meanings and ambiguities. Second, we will look at select case studies from the Middle East and Africa in order to study the colonial past and its contemporary legacies. Here we will explore issues such as the Orientalism debate and its relations to the colonial past of the Middle East, the Algerian war of Independence and the emergence of “Third Worldism” in the 1960s, post-colonial political orders in certain states in Africa, and the Israel-Palestine conflict. We will also investigate American power in the Middle East from WWII to the present and the recent “Empire” debate concerning American aspired or purported hegemony in the world. The third section of the course will be led by the students themselves who will bring to class case studies of their own interest that explore the connection between the colonial past and its legacies.
Topics in Reformation History
T 7:00 – 9:30
Course Reference Number: 18440
This colloquium is designed to acquaint students with important classic and recent scholarship on select issues in early modern Christianity, from the fifteenth through the seventeenth centuries. Emphasis will be placed on understanding Catholic, magisterial Protestant, and radical Protestant traditions comparatively and contextually, across national and linguistic boundaries, and may include primary texts. Students will lead discussions each week and will write either a substantial historiographical essay or a research paper based on primary sources in original languages.
WWII Europe: Resistance & Retribution in WWII Europe
R 5:00 – 7:30
Course Reference Number: 18441
From 1939 to 1945 nearly all European countries experienced military occupation by Nazi Germany, Fascist Italy, the Soviet Union, and/or other powers. These occupations posed to the subject people the dilemma of whether to accommodate or oppose the occupation forces. For the politically committed, the dilemma was to decide between active collaboration and active resistance. As a consequence, nations were split by internal conflicts and civil wars that profoundly affected postwar history. In the course of the semester, we will examine guerrilla warfare, the conditions of military occupation, the political and intellectual atmosphere in Europe that encouraged both collaboration and resistance, and finally, the wartime and postwar retribution meted out for collaboration and war crimes.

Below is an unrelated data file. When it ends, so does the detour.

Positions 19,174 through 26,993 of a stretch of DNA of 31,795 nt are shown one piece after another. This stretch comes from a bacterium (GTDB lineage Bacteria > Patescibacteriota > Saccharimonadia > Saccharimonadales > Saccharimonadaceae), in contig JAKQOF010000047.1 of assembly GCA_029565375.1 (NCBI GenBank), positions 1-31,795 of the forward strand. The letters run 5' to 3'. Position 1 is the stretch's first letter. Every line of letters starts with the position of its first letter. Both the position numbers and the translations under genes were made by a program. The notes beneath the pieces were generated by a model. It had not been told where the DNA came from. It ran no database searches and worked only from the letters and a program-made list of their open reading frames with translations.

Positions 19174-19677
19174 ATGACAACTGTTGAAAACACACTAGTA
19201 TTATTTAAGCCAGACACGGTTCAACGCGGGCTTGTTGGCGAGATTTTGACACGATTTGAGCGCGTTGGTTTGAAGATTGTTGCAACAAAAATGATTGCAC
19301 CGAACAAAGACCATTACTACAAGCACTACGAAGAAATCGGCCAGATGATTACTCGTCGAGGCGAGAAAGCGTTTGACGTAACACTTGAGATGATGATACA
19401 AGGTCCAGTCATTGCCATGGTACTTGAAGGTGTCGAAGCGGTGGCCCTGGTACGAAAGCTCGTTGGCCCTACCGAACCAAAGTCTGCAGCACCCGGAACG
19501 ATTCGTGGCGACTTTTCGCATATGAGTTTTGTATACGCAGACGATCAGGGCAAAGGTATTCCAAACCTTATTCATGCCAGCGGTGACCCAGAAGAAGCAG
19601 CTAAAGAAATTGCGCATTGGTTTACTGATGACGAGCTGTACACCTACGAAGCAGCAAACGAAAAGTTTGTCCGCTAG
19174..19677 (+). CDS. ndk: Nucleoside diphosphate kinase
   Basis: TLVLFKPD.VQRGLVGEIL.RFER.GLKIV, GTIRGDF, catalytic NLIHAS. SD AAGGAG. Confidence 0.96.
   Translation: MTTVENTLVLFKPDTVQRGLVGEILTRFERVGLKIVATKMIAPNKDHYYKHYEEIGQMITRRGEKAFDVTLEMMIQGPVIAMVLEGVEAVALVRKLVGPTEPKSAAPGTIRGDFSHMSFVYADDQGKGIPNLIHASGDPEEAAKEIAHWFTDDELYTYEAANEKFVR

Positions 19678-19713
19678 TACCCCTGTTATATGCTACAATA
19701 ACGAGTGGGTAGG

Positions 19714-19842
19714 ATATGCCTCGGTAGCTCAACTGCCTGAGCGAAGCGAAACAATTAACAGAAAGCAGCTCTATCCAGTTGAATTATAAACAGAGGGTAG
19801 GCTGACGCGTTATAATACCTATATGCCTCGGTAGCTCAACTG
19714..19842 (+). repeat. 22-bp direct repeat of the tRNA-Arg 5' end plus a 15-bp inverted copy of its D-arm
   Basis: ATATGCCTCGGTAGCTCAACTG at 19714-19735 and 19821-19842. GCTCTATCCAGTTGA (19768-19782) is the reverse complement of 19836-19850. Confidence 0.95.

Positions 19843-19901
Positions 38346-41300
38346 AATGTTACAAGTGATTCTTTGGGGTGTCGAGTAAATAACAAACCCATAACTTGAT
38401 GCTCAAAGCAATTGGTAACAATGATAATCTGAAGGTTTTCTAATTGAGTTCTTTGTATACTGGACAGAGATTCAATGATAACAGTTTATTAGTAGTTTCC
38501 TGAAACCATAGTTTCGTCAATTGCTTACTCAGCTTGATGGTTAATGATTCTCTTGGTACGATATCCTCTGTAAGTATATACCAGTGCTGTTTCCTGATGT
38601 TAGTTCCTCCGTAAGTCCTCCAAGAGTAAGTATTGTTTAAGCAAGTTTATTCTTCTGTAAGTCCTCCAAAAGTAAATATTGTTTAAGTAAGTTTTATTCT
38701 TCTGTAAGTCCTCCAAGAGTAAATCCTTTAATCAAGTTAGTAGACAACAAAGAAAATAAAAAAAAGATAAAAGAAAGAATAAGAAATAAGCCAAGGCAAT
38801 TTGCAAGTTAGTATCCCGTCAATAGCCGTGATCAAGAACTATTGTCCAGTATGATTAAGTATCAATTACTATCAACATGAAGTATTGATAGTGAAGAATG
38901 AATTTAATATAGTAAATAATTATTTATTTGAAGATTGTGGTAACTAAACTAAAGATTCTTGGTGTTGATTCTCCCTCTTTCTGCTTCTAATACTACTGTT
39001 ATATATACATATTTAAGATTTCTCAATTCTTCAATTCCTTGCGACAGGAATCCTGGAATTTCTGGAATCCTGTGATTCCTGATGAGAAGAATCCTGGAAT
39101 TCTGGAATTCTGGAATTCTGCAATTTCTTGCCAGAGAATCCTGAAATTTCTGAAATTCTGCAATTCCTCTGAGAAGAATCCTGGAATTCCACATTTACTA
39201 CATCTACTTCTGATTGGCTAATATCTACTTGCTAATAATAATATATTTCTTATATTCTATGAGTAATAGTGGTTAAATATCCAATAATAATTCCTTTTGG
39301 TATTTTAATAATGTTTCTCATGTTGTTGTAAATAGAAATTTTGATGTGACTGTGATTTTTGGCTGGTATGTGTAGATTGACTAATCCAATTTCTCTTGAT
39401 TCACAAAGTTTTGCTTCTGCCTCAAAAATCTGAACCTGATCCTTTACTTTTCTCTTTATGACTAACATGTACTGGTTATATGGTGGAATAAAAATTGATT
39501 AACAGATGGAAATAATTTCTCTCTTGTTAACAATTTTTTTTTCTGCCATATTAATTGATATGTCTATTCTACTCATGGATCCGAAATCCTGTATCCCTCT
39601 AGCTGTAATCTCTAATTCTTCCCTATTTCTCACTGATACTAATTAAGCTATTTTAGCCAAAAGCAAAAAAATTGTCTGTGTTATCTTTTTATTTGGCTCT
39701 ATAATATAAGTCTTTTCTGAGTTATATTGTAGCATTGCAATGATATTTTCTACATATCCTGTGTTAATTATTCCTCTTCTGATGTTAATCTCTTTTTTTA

Catholics & Protestants in American History
M 7:00 – 9:30
Course Reference Number: 18443
This seminar will concentrate on books featuring American Protestants who engaged with Catholics and books on Catholics who were responding to their situation in America, especially the Protestant influences in American life. The reading list will include older classics like Ray Allen Billington, The Protestant Crusade, 1800-1860 (1938) and Jenny Franchot, Roads to Rome: The Antebellum Protestant Encounter with Catholicism (1994) as well as more recent classics like John McGreevy, Catholicism and American Freedom (2003) and (for those who can handle German) Michael Hochgeschwender, Wahrheit, Einheit, Ordnung: Die Sklavenfrage und der amerikanische Katholizismus, 1835-1870 (2006). Student writing will include brief responses week-by-week to assigned texts and a more extensive historiographical or research paper.